It requires “Nominees” to inform the General Secretary of their acceptance of their nomination in order to get on the ticket. And the word “Nominees”, read naturally, refers back to Rules 2.B.i and ii which talk of “nominations” needing the consent of members of the PLP. Putting the matter another way, if you don’t have the consent of the PLP you can’t be validly nominated; if you’re not validly nominated you can’t be a Nominee; and if you’re not a Nominee you can’t be on the ticket. So to be on the ticket Corbyn needs to be validly nominated. Call this the Implied Argument.

So there is something of a tension between the Implied Argument and the Express Argument.

Now, generally speaking you’d question your inference where there was an express rule to the contrary – after all you’re more likely wrongly to have inferred something from a reading of rules than for the draftsman of those rules wrongly to have expressed them.

But there are a couple of other pointers to this conclusion too.

First, there is no provision for an existing leader to be validly nominated. If the Implied Argument was right, Corbyn would need to pass some threshold. But what? The rules don’t stipulate one.  One might conclude that the reason why the rules don’t stipulate one is because there isn’t and there isn’t one because an existing leader doesn’t need to pass a threshold.

Second, it’s pretty clear that the rules use the word nominee and nominate rather loosely. For example, Rule 2.B.iii says that the ALC, Young Labour, CLPs and so on “may also” nominate for each of the offices of leader and deputy leader. But it can’t possibly be right that a nomination under Rule 2.B.iii is an alternative to a nomination under i or ii and privileged in terms of getting on the ticket without the support of the PLP. But that’s what (read literally) that rule seems to suggest. Rule 2.C (not reproduced above) also uses the word “nominee” interchangeably with “candidate” (compare, for example, 2.C.ix with x). Once you accept that the rules use the words “nominate” and “nominee” loosely it becomes difficult to imply anything concrete from the use of the word “Nominees” at rule 2.B.iv.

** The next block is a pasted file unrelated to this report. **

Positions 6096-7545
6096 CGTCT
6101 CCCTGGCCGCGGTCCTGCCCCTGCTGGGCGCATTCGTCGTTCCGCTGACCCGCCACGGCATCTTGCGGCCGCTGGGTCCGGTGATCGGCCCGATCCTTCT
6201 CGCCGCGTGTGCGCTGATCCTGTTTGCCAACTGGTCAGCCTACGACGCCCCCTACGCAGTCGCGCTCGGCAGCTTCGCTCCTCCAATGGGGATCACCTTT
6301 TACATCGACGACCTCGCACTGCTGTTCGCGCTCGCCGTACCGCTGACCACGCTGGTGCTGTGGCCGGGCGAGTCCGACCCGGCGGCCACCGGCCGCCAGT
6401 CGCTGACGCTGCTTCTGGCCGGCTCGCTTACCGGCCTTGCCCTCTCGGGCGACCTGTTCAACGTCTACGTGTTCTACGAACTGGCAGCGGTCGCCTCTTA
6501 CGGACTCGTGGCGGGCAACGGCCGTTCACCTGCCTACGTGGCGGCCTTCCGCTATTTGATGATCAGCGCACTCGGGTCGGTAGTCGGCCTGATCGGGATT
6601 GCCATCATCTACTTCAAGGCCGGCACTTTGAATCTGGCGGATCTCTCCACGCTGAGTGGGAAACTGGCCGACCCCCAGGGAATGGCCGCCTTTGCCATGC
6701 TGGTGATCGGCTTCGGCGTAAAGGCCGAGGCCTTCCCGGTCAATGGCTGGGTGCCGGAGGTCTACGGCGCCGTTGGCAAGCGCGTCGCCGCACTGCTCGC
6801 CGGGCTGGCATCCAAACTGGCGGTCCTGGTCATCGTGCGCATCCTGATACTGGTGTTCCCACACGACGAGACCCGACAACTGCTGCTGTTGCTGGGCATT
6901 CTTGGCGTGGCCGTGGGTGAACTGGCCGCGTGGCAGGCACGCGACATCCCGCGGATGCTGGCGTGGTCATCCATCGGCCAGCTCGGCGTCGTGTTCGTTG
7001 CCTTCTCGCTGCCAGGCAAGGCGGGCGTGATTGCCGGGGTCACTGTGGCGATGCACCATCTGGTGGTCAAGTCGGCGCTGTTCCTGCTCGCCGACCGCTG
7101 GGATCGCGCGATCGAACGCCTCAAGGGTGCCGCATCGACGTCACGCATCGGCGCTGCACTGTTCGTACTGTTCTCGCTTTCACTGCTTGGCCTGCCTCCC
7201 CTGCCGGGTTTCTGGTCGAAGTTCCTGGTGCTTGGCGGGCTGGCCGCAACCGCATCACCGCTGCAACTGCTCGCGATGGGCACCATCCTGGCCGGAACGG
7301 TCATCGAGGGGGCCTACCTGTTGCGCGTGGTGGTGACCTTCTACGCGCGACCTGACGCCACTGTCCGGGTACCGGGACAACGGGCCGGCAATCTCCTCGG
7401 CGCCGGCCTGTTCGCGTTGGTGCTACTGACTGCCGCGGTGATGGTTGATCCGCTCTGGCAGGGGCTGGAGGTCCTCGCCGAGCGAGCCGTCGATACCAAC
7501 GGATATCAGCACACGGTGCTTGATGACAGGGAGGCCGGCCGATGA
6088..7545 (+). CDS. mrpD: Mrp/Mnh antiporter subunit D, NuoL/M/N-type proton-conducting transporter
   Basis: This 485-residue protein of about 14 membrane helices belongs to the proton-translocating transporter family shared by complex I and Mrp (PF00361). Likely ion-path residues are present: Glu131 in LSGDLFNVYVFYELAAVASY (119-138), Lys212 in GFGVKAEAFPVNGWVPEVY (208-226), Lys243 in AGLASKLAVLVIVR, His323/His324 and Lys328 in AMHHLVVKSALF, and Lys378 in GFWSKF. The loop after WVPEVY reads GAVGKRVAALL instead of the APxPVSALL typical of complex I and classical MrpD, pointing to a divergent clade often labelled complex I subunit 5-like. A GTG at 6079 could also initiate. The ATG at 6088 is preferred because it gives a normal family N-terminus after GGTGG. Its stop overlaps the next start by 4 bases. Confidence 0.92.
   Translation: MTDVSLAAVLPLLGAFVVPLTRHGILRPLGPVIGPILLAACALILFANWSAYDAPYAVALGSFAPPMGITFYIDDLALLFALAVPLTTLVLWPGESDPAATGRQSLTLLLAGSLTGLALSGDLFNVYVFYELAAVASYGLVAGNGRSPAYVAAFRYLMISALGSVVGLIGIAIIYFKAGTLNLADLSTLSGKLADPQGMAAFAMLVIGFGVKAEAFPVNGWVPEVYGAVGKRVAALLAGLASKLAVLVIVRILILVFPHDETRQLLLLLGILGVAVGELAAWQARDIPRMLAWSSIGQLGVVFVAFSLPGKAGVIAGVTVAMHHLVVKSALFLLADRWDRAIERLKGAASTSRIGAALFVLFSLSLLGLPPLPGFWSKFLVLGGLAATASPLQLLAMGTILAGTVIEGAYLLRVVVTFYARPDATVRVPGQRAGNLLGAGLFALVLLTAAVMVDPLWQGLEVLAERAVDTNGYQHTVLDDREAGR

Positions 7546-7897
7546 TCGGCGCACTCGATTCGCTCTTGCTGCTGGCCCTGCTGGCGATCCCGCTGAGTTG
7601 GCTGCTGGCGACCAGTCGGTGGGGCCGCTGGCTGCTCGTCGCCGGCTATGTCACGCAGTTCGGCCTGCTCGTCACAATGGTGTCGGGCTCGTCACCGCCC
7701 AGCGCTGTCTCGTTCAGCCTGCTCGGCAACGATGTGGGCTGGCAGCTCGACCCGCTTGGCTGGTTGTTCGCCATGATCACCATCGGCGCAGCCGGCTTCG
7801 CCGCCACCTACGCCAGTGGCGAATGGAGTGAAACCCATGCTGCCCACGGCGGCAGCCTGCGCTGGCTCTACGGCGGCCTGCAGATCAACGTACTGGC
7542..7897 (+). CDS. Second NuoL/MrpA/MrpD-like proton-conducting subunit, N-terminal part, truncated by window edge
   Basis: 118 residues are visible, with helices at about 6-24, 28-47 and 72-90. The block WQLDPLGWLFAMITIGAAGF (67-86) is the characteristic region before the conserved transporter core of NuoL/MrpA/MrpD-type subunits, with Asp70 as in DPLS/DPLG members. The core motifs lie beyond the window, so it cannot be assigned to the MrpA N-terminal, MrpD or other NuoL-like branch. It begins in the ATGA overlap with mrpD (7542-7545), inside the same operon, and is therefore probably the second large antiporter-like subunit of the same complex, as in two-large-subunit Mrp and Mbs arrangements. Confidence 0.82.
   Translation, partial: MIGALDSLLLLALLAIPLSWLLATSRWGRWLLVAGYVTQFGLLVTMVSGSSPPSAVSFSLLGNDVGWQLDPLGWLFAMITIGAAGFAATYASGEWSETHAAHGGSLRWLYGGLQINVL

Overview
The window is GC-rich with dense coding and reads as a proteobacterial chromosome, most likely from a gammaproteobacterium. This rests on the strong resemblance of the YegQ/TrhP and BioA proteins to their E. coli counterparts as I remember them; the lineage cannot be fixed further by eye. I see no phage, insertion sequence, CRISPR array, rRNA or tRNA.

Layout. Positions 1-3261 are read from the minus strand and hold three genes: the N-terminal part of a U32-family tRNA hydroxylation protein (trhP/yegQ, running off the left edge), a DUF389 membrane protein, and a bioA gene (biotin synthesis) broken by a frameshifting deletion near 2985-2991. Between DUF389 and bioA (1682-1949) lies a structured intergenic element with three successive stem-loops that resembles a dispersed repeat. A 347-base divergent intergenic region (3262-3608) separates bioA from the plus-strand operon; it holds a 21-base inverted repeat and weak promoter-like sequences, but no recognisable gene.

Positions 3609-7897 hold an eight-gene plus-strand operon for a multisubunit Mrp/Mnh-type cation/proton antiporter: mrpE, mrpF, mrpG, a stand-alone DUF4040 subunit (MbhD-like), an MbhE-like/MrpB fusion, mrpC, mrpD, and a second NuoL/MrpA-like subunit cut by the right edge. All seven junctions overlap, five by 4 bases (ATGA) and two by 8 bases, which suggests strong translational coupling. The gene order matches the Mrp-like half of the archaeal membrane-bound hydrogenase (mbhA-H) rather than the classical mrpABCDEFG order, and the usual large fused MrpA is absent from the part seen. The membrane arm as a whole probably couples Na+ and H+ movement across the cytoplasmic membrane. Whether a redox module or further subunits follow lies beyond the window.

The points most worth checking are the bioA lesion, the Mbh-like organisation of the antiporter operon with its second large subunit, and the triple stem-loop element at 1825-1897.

As I mentioned above, there is also a further argument advanced by proponents. It’s based on 2.D.i which says that, when the PLP is in opposition, the election of the leader “shall” take place at each annual session of Party conference. And that an election needs nominated candidates. But Rule D seems to me to be predicated on an election having already been triggered by the operation of Rule 2.B. No election? No operation of Rule 2.D.  

And you can test whether Rule 2.D really applies as the proponents suggest by asking what happens if there are no challengers. Does the leader really still have to seek the nomination of members of the PLP? Under what rule? And what happens if he doesn’t get that nomination? Is the Party left leaderless? And if the rules contemplate that the Party might be left leaderless through this reasonably predictable sequence of events, why do the Rules not provide for what then is to happen? After all, they provide for what is to happen if the Party leader becomes “permanently unavailable” (see Rule 2.E.iv).

So, in summary, the rules are plainly not perfectly drafted. But Courts are well used to taking a muscular approach to the interpretation of poorly drafted rules. And I don’t harbour much doubt about where they’d end up here. 

Jolyon Maugham is a barrister who advised Ed Miliband on tax policy. He blogs at Waiting for Tax, and writes for the NS on tax and legal issues. 

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Why Angela Merkel's comments about the UK and US shouldn't be given too much weight

The Chancellor's comments are aimed at a domestic and European audience, and she won't be abandoning Anglo-German relationships just yet.

Angela Merkel’s latest remarks do not seem well-judged but should not be given undue significance. Speaking as part of a rally in Munich for her sister party, the CSU, the German Chancellor claimed “we Europeans must really take our own fate into our hands”.